We have been here over a year now, and below are updates on three areas where we are successfully through the settling-in!
First. We are now very comfortable with our newly assembled network of local medical professionals, including specialists and facilities.
After 38 years in east central New Jersey, I was concerned about how well we might do rebuilding ‘our’ medical team on the other side of the state. But, from early on, our new neighbors here share stories about their health experiences and make recommendations, both positive and negative, about practitioners in the area.
I have come to fully appreciate that aspect of being a bit older, catching up on each others maladies and triumphs. Just like jumping rope double-dutch, or trying to understand James Joyce, it never hurts to hear how others manage some new tough thing!
Second. I am also doing quite well at finding my way around by car now. I still take my Burlington County map with me, but more like a talisman, to ward off actually needing it. If someone tells me of a new place I might be interested in, and gives me a couple of main roads in the directions, I can find my way for quite a radius from home!
In addition to doctors’ offices and labs, I’ve made it to specialty food stores, movie theaters, restaurants, and various branches of the Burlington County Library, to 3 or 4 wonderful plant nurseries, to farm stands and market fairs, to an elementary school (for tutoring) and a nursery school (for reading to the children), and to a large number of garage sales (this is a great way to learn your way around an area!).
And, third, I’ve finally gotten the station buttons on my car radio all reset from our old, mostly New York stations, to the local, mostly Philadelphia, stations. I’ve succeeded in finding a couple of ‘60s through 2000s pop music stations, a folk music station, a few classic rock stations, a classical music station, a couple of country music stations, and NPR, so I’m all set now. My husband reset his radio too, more quickly than I and with an even more eclectic selection of stations.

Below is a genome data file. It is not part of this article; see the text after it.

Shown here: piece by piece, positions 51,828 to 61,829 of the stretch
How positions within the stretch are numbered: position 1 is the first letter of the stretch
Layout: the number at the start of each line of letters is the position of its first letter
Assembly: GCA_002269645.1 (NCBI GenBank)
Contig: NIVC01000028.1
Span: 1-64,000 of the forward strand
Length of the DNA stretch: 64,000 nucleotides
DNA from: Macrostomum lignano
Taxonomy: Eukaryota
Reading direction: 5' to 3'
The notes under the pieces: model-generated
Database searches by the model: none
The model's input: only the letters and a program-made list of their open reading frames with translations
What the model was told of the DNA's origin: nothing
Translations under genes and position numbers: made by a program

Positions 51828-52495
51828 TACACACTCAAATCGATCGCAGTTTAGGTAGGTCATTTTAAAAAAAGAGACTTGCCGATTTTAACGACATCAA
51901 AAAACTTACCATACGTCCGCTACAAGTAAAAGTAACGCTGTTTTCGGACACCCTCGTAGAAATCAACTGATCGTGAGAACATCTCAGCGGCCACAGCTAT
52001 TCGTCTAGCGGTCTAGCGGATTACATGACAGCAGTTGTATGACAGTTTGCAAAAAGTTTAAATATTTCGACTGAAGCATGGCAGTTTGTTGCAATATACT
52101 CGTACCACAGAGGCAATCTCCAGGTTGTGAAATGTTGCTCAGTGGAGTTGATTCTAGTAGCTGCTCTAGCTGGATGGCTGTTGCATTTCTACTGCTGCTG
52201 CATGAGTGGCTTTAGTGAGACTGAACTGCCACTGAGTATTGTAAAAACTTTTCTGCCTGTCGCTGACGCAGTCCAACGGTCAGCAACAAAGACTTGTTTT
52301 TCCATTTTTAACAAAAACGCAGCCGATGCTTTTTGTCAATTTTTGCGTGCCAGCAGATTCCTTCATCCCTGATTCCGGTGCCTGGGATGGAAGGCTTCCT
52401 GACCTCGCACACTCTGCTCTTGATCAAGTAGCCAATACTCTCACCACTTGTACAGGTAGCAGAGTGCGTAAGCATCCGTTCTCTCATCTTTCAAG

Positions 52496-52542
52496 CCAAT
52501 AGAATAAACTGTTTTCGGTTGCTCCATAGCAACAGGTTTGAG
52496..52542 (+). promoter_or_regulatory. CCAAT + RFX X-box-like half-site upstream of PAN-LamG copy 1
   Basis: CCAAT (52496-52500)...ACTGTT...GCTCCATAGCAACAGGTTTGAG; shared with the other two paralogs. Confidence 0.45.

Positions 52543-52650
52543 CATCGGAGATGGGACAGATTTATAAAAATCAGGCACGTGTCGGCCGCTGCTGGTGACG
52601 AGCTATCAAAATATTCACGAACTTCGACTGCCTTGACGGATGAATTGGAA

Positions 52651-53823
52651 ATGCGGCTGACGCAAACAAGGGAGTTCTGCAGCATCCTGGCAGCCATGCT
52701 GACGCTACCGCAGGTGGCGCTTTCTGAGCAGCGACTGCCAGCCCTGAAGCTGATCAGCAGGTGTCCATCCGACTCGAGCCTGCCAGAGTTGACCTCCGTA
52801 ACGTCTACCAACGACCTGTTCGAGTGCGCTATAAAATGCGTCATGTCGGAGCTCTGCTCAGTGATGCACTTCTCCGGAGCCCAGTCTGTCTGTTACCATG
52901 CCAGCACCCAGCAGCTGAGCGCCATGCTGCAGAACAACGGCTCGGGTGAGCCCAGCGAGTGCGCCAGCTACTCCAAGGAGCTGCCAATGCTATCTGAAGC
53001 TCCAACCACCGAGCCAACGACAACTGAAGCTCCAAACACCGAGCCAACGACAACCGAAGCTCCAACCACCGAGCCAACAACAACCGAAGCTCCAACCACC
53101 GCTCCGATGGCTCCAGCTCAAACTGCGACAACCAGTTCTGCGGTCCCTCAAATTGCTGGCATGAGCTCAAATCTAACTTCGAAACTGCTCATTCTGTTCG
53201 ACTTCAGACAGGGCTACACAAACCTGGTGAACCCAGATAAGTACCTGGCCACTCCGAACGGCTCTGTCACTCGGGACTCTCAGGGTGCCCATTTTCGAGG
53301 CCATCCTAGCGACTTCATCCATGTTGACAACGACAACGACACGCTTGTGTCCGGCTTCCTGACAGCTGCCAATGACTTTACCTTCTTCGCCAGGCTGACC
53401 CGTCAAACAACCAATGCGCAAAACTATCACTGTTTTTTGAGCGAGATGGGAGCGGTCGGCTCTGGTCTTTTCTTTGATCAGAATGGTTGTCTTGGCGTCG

To bring it all together, and provide an update on sea life and name changes, both sensible and not –
Last Friday, I was driving around, running some errands and feeling pretty good (thanks to my doctors down here, and to the day’s lovely sunshine). NPR was on the radio and they were talking about how the sea stars were doing (who knew they had problems?).
The expert guests were saying that the crop of new hatchling sea stars seemed to be large in number but we won’t know how well they will really do until they make it past their adolescence (so like humans!).
They went on to say that the otters will have a good year, since lately, overall, the number of sea stars is down, so the number of sea urchins is up, and the otters and their grocery bags will be fuller. Not so good for the sea urchins, but I’m happy for the otters. (I do admit to a bit of species bias in my affections.)
Then some part of my brain reported in with the fact that sea stars, which I had never heard of, were very likely to be – – – star fish. I was experiencing a form of name evolution.
But, this name evolution just might be in the interests of accuracy – star fish not actually being fish. And, sea star is a prettier name, so ok.
On the other hand, there are name evolutions where someone decides to change a name’s pronunciation, like for Halley’s Comet, the Goethals Bridge, Uranus, and Machiavelli. I think pronunciation changes are usually just a bit too precious. What do you think?
See you next time!